USCIS Extends Haitian TPS Application Period with No Additional Precautions

By David North, July 13, 2010

USCIS announced Monday that they will give Haitian nationals another six months to apply for Temporary Protected Status (TPS), and the right to work that goes with it. No additional steps will be taken to cope with fraud in the second stage of the process.

The deadline for applications had been this July 20; it will now be January 18, 2011.

In both the earlier and the later period for applying, one must claim to have been in the U.S. on the date of the Haitian earthquake, January 12, 2010, in either legal or illegal status.

USCIS Director Alejandro Mayorkas made the announcement before a public meeting in Miami to an audience that included many immigration activists and leaders of the Haitian community.

TPS status – which is often renewed over and over again – gives the beneficiary the right to remain in the U.S. in a temporary legal status, and, if another application is filed, the right to work as long as the TPS status lasts. Currently, according to a USCIS bulletin, TPS is due to expire on July 22, 2011. That period is highly likely to be extended several times.

Some 35,000 applications for TPS have been granted, and thousands more are in the pipeline. USCIS had expected more applications than it has received.

Given the nature of the offer of legal status to those in the U.S. on the date of the earthquake, it was clear to me that those applying in the first few days thereafter were highly likely to be legitimate applicants. On January 18 of this year, for instance, there could be very, very few people who entered the U.S. from Haiti after the quake.

Logic would suggest that as time passed there would be more opportunities for travel to the U.S., and thus more opportunities for illicit applications. These would be filed by people who entered the nation after January 12, 2010. Extending the application period for another six months would seem to still further increase such instances of fraud.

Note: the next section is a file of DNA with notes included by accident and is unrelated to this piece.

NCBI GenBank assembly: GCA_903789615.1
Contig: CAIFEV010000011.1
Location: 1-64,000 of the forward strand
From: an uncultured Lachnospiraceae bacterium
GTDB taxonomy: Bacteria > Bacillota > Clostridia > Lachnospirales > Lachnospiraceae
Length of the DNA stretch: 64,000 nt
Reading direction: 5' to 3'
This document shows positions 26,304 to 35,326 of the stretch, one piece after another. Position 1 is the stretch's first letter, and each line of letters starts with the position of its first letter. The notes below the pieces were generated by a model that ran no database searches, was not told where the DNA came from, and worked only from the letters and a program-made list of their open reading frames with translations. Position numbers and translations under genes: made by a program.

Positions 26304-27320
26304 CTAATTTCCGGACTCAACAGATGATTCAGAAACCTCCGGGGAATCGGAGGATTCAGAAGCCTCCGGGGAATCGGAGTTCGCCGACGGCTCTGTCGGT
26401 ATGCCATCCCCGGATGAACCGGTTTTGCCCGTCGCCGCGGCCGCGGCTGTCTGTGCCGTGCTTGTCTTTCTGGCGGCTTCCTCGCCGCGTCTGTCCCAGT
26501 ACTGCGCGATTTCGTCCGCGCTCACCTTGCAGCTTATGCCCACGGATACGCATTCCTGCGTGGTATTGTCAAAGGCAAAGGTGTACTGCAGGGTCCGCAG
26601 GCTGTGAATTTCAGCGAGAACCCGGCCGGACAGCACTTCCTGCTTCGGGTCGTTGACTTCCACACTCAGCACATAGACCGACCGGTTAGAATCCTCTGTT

That logic, however, apparently is not part of the USCIS thinking process.

These USCIS teleconferences provide an opportunity to ask questions, and mine (from Arlington, Va., not Miami) was: "Mr. Director, given the greater opportunity for fraud in the second half of this program, as opposed to the first, do you plan to have mandatory interviews of the applicants, as you did not in the first half."

He said, as I expected, "no." He added, "We have seen no empirical evidence to suggest that we should change our procedures regarding fraud in the second six months."

I did not have a chance to say so then, but it occurred to me that an agency that does not interview the people it gives benefits to has little opportunity to acquire much "empirical evidence" about potential fraudulent applicants. (There is a review of the papers presented, however.)

There were other benefits offered at the meeting, besides extending the application period for TPS. If you were in the U.S. and had fallen into the hands of DHS, you could, on a case-by-case basis, apply for something called "deferred action." Later in the conference it became clear that "deferred action" meant deferred deportation, and with that status you get the right to work while the deferral takes place.

Another, more limited, benefit is available to those with lapsed or about to lapse B-1 or B-2 visas. Those persons could have their visas (or more precisely their I-94s) extended, but no work permission would be part of that deal.

Director Mayorkas said, in reply to other questions, that the administration was thinking of extending the eligibility date for TPS, not just the application date; further, he said that the government was thinking about letting Haitians with approved family-related immigrant petitions be admitted though backlogged numbers were not available for those persons. There are at least thousands of people in Haiti in that situation.

The language of the immigration business never fails to amaze me. Were the TPS eligibility period to be extended, the director said, it would give the government the power to "capture" more beneficiaries, as if those illegal aliens were somehow being corralled into submission, rather than being granted free access to the U.S. labor market.

How about giving those beneficiaries the "keys to the kingdom?"
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